Last Winter we contacted the newly opened George W. Bush Presidential Library in Dallas. After photos of each page were sent to an archivist, she asked if she could meet with us. Since we were taking a cross-country trip to California in February, we made a detour to Dallas and met with both the archivist and the curator of the museum. We presented the book to them and they were very enthusiastic about it, drawing up the papers for the donation. We were overjoyed that our treasure would be shared with the public and kept in a safe environment.
Very possibly you too have something among your treasures, in your attic or stored in a trunk that would be better donated in a museum, library or gallery. Our treasure was a once-in-a-lifetime placement, to be sure, but there are other locations besides a presidential library where your treasure might be better placed and appreciated:
v Libraries: old historical newspapers, photos or magazines to be archived and displayed there or at another appropriate location.
v Local historical societies and museums: pottery, dishware, linens, clothing that may be indigenous to your area.
v Universities and colleges: In a different take, Virginia Tech has a program called the “Hokie Gold Legacy Program” whereby graduates donate their degree rings which are melted down for inclusion in rings for upcoming classes. (www.alumni.vt.edu/classring/hokiegolddetails.html)
Of course, there are ways to leave monetary donations such as real estate, trusts or stock portfolios to these institutions as well.
v Charitable organizations: big ticket items such as automobiles, boats, real estate for which monies brought in revert back to the organizations themselves. (Google “car, boat, real estate donations” for sites and more information).
As you ponder where you might donate an item, I’m sure you’ll come up with a suitable place such as a fellow in England , Mr. Leslie Morgan, who had a hobby of hand crafting historical aircraft from copper and brass. His models were representative of the “seven pillars of aeronautical wisdom” such as the Wright Brothers’s flyer, Louis Bleriot’s monoplane, the Vickers’ Vimy, the Ryan NYC (Lindbergh’s aeroplane) and the Supermarine S6b racing aircraft. Mr. Morgan thought to contact the Royal Aeronautical Society in Farnborough, outside of London, about donating them there. The beautiful and intricate airplanes were displayed in the library for future generations to admire. What a wonderful legacy for that family.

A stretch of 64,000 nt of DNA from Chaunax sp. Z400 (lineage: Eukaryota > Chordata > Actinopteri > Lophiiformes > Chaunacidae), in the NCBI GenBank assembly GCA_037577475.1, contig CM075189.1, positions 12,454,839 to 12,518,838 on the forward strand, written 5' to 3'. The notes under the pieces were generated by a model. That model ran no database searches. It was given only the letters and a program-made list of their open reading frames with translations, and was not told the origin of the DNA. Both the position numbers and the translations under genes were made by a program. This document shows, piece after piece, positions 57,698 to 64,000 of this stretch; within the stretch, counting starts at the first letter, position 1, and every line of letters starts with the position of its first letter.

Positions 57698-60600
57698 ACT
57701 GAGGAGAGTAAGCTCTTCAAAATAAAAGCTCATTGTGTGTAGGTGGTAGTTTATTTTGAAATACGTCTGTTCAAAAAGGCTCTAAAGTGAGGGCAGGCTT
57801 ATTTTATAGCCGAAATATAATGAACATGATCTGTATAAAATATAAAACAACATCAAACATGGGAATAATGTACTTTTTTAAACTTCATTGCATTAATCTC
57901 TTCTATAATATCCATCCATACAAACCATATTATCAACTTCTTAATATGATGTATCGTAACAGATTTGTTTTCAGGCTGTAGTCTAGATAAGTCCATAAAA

During the holiday season, donations always come to mind, especially for our friends who don’t need another knick-knack to place on their shelves. Instead of a gift, many folks donate money to documented organizations in friends’ names. Now that you’re aware of the possibilities, do you have an heirloom or historical document in your home that could be donated to a museum or gallery in your name?
My husband and I certainly did not think our treasured book would ever be in a presidential library, but it is quite a nice distinction.
Kathryn can be reached at firstname.lastname@example.org